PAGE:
Tuesday, 17 December 2013

Five and a Half Tons by John Bayliss

Review by The Mole

Springer is a private detective in a small seaside resort. Not a very good one. Private detective that is, although the resort is not one of the top ones either. It's the 1960s and he's short of money, but not short on debt so when a case of a missing wife comes his way he leaps at the chance. She almost finds herself and when Springer goes to break the news his client starts shooting at him from an upstairs window and then shoots himself.

And this is just the start of the story.

Springer reminds me very much of Douglas Adams's Dirk Gently in that neither has any real ability (and Springer is told this by just about everyone he meets) and both find the solutions, given time, throw themselves at the detectives. And while the humour is not as overt as Adams it is most certainly there and adds to the enjoyment of the book.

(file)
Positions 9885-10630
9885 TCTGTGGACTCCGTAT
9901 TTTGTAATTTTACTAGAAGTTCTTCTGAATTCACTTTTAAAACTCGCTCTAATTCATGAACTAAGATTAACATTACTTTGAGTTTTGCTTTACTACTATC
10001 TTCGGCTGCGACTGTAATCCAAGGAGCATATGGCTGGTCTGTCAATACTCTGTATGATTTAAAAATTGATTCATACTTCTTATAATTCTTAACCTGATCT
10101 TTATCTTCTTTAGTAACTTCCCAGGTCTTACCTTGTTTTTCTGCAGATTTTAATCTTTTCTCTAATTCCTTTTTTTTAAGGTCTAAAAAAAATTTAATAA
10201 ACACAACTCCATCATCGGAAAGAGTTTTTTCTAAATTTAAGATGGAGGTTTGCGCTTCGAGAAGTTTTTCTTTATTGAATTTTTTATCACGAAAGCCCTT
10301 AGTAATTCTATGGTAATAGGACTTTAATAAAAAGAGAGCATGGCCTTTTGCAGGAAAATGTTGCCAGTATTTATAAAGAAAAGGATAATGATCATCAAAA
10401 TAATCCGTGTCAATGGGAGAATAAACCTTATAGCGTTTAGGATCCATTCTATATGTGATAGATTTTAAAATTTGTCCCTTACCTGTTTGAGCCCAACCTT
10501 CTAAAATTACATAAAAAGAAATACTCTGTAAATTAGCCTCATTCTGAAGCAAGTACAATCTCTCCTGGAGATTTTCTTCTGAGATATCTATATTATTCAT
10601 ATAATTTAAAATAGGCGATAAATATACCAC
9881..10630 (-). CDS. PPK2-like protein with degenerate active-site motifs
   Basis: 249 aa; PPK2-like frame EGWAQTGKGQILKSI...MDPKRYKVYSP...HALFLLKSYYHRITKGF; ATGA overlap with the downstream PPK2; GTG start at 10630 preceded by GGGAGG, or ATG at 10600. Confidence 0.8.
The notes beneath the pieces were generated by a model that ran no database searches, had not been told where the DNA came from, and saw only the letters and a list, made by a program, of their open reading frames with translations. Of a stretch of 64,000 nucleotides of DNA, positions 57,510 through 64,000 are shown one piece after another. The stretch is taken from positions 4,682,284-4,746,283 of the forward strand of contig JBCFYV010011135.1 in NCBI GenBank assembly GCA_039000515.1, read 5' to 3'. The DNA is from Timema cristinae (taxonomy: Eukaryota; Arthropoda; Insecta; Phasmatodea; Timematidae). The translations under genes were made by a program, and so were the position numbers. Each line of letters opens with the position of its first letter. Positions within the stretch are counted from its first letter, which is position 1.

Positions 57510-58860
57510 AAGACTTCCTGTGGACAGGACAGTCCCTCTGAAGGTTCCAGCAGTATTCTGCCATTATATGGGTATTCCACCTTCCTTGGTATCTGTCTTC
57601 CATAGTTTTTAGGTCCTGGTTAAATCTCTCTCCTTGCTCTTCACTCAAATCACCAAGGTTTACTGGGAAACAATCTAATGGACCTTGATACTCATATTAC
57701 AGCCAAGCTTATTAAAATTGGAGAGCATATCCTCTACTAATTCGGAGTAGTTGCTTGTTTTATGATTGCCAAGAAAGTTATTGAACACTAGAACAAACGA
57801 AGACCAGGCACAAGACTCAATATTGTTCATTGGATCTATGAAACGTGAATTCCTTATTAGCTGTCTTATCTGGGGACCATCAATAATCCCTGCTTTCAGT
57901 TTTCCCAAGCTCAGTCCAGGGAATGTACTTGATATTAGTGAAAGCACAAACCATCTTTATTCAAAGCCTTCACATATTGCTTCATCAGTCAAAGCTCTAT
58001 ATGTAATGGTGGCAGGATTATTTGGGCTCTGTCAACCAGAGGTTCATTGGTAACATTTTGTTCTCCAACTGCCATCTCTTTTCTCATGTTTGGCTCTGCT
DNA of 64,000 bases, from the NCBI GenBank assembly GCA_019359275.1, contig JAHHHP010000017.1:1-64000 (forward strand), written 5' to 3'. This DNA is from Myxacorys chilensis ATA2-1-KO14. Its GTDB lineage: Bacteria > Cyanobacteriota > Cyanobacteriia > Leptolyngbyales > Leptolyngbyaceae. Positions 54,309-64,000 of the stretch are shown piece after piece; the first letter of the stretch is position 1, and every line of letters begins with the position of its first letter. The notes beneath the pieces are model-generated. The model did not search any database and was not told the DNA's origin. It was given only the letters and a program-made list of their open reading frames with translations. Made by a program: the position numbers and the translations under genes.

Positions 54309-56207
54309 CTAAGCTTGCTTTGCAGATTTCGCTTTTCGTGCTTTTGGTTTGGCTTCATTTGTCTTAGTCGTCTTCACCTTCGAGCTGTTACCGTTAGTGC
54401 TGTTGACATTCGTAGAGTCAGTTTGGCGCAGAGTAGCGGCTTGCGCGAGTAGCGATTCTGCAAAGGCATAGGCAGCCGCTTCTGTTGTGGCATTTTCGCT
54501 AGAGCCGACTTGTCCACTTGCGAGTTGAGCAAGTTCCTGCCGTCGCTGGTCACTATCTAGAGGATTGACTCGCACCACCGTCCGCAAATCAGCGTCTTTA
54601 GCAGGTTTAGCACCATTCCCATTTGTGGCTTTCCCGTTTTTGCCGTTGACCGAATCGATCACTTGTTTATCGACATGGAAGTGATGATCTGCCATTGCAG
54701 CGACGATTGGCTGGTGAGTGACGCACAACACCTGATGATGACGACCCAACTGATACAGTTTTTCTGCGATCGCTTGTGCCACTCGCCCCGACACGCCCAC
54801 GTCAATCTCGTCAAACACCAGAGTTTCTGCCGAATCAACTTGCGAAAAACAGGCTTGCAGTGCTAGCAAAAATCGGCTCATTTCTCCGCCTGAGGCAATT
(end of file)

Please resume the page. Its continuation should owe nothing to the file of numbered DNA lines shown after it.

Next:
The underlying plot gradually does present itself to Springer and in doing so I found it to be well rounded and most enjoyable. Just a couple of niggles though...

There are pictures inside at various intervals and, while I am no expert, I found them to be a distraction and irrelevant and wondered "Why?". And the other was the proof reading was of a much lower standard than I would expect to find in a final print edition. Now I do read a lot of proofs that have "proof" splattered on them so you expect errors to be picked up but with ebooks it's a lot less obvious what stage this version is at.

That aside... I loved this book and wish Springer every success in his chosen career - even if everyone in the book seems to doubt him!

Publisher - Grey Cells Press
Genre - Adult Crime

Buy Five and a Half Tons from Amazon

No comments:

Post a Comment